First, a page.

The fossil of a carnivorous ancestor of modern mammals and herbivores has been discovered in the Dyke Museum of Natural History at the University of Kansas. The fossil is the most ancient relative of herbivores and mammals found to date and precedes dinosaurs by 80 million years. The fossil was evaluated by paleontologist Robert Reisz, a professor in the Department of Biology from the University of Toronto Mississauga, and Jörg Fröbisch of the Museum für Naturkunde and Humboldt-University in Berlin. The research was published in the April 16, 2014, edition of the journal Public Library of Science.
Eocasea martini arose about 315 million years ago. The animal is the most primitive ancestor of terrestrial herbivores and modern mammals found to date. The four pound animal ate insects and other small animals. The fossils included most of the spinal column, a partial skull, the pelvis, and a hind limb. Comparison of the anatomy of the fossil to ancient carnivores, the oldest known herbivores, and modern mammals indicates that this animal is the oldest ancestor of herbivores and mammals.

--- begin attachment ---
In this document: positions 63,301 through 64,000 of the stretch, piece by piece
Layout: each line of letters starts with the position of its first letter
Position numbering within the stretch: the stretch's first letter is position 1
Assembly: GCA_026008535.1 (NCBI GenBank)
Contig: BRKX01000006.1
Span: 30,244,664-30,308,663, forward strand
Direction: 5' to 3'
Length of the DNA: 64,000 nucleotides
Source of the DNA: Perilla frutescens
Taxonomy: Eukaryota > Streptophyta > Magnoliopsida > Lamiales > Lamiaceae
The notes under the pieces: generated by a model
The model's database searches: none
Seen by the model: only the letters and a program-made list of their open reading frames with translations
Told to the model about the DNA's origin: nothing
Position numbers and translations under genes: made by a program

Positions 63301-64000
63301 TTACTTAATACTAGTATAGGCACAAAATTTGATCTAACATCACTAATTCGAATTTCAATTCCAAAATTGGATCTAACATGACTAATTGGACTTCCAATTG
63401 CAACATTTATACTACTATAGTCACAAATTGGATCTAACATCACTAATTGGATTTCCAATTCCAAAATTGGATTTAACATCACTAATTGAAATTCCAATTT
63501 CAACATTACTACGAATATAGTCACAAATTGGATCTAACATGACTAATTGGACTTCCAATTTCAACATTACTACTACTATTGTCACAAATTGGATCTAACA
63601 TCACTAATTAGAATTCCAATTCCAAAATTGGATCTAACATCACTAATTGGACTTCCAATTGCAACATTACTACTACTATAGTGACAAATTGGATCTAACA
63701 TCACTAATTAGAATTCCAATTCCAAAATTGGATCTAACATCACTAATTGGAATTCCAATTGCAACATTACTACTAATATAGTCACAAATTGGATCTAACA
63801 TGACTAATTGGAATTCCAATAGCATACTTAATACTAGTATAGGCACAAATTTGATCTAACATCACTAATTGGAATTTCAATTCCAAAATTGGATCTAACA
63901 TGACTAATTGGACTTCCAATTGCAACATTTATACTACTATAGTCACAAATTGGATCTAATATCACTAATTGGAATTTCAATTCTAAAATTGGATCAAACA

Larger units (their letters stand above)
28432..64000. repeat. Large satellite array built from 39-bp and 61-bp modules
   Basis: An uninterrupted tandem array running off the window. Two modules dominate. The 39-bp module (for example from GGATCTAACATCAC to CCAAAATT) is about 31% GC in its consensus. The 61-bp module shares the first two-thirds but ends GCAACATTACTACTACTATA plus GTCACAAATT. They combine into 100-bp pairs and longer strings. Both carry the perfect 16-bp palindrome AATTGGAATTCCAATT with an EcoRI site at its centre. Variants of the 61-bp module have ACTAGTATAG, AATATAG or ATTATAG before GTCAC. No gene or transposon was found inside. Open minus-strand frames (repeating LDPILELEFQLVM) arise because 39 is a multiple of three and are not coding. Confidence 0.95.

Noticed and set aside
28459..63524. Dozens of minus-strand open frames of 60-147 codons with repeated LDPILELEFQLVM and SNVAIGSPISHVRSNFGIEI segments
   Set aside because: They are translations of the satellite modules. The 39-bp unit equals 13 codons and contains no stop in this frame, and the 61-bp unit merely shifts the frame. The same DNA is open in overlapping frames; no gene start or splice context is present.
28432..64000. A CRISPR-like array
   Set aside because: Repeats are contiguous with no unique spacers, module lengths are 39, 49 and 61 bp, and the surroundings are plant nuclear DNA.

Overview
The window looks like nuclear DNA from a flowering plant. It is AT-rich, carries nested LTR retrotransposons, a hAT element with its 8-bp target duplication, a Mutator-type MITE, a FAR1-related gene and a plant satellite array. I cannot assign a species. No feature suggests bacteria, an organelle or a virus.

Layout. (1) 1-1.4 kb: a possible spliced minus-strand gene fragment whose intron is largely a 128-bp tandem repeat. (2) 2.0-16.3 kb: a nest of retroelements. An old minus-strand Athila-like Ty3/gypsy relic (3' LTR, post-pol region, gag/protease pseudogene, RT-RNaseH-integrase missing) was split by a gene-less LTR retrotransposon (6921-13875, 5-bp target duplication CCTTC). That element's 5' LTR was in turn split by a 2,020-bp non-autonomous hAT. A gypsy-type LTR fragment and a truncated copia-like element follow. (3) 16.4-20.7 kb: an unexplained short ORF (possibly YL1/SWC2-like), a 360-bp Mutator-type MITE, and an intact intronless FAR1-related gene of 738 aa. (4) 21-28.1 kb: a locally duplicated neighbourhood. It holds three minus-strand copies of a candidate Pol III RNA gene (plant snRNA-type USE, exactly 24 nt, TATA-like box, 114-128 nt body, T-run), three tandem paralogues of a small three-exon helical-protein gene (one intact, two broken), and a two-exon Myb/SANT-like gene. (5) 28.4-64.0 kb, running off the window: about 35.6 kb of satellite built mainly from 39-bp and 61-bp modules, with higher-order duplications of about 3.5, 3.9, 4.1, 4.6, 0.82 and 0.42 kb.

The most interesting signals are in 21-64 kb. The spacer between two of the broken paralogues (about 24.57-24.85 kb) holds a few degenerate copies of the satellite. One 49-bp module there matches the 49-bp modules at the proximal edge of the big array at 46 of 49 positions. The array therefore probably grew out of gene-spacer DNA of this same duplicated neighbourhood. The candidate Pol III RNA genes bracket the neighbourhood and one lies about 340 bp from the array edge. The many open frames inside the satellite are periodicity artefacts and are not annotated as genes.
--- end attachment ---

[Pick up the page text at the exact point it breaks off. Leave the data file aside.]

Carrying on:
The discovery is important because it fills in a 20-million-year gap in the fossil record of both carnivores and herbivores. The evolution of herbivores prior to or coincident with the evolution of carnivores was necessary. The herbivores provided food for the developing carnivores and spread the seeds of the plants the animals ate across the entire world. Modern mammals are direct descendants of Eocasea martini and its relatives. The herbivores that arose from this lineage ranged in size from four pounds to more than 1,000 pounds.
This is the first documentation of the very first evolution of herbivores that were land dwelling. Different groups of herbivores evolved five separate times during the eons of ancient time. Eocasea martini and its later relatives are the first animals that opened the evolutionary door to herbivory in land dwelling animals.